Maturing with magic: Why kids deserve fantasy as they age


For many people, the experience of childhood is often associated with parents telling tales of fantastical characters like Santa Claus around Christmas and the Easter Bunny around Easter (if one’s family celebrated those holidays), or the Tooth Fairy every time a baby tooth fell out. 

The carefree, innocent worldview of a child is informed by many things that are, for the most part, fictional, and in retrospect, difficult to fully believe in. But parents and peers still continue to feed and protect children’s belief in different forms of “magic.” Why?

Take the example of Christmas's brand ambassador: Santa Claus. The online debate surrounding when, how and whether parents should tell their kids that Santa isn’t real is surprisingly extensive. 

The debate has gone so far that there has even been some recent academic research on the subject. A study by the psychology department at the University of Exeter, titled “The Exeter Santa Survey,” found that most children stopped believing in Santa around the age of 8 years old.

Father Christmas essentially personifies Christmas and captures the spirit of giving during the holiday season. His frosty white beard, plush red suit, reindeer sleigh and an army of elves in the North Pole make his persona particularly intriguing to the young mind. 

After Halloween, you’ll see his face beginning to pop up at every storefront, ready to serve business interests on an increasingly commercialized religious holiday.

As a kid, the legend of a chubby old man sneaking into your house in the middle of the night to drop off gifts for you can be especially appealing. Many parents also use the magic of Santa as a disciplinary incentive in the home: “Make it on the nice list, or else!” 

But, it should be noted that the advent of the internet and its somewhat limitless access gives today’s kids a head-start on the reality of the Santa situation.

Some would argue that childhood is, more often than not, imbued with a sense of magic because that’s what being a kid is really about. Cherished children’s movies — think “The Lion King,” “Toy Story,” “Ratatouille,” “Cars” and beyond — aren’t completely rooted in reality but there is always something a child, or even an adult, can learn from them.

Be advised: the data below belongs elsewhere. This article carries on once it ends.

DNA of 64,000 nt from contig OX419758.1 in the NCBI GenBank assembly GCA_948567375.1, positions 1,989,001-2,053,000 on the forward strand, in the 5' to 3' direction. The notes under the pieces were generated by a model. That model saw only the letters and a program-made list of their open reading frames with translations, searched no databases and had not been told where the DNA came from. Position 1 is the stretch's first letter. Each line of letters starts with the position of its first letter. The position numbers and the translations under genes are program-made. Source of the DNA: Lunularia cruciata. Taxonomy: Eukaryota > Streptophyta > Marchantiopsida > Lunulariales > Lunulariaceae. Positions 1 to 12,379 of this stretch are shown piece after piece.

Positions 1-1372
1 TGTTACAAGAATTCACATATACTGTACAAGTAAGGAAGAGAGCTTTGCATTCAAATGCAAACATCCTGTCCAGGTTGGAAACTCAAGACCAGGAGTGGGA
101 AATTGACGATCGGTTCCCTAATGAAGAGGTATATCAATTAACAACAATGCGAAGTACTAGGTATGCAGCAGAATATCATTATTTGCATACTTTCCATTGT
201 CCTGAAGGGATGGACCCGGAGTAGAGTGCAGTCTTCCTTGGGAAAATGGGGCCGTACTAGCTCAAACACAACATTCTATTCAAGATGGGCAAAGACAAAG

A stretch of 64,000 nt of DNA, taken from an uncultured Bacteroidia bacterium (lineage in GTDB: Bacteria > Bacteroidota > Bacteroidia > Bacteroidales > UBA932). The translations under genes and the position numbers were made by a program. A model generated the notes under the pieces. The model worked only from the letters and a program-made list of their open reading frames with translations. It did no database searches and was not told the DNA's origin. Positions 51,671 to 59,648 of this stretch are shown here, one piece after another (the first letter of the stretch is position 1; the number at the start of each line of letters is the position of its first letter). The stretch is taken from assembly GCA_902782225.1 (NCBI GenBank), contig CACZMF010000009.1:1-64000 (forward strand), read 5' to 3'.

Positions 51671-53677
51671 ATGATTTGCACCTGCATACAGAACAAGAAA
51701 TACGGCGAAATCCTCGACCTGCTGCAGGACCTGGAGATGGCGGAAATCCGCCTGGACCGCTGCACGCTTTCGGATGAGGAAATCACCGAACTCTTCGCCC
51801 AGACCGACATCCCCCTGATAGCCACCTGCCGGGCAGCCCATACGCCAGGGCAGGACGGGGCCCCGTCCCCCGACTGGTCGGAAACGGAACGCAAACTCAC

Their visual storytelling usually goes hand-in-hand with some form of moral instruction. Many older generations thrived on this storytelling, making the concept of “magic” timeless.

Realistically, rats probably can’t cook, cars don’t take emotional journeys on their own and toys don’t interact with one another beyond the imaginations of their young owners. 

Yet, we go back to the animated worlds of such films over and over because there are important values that their narratives are rooted in and we can uphold. Magic, in this particular context, is a didactic means of being and doing better.

Gillian Dauer, a School of Arts and Sciences sophomore, enjoys the creativity and joy that childhood “magic” sparks. “The myths that inform children’s stories help shape their imaginations and suspensions of disbelief, which I think is a good thing. It makes you a better person in the future if you don’t live your life in hard facts,” she said.

Furthermore, if kids didn’t have “magic” sprinkled into their lives — whether in the form of mythical characters like Santa or the Tooth Fairy, or those from animated films — the world would be a much more bleak place. 

There are far worse lies parents could tell their children than, “The Easter Bunny is real.” We all may need something to believe in and to add some flair to the mundanity of everyday life. 

Children embody the greatest kind of curiosity and the elusive “magic” that popular myths perpetuate is meant to cater to kids’ infinite imaginations.


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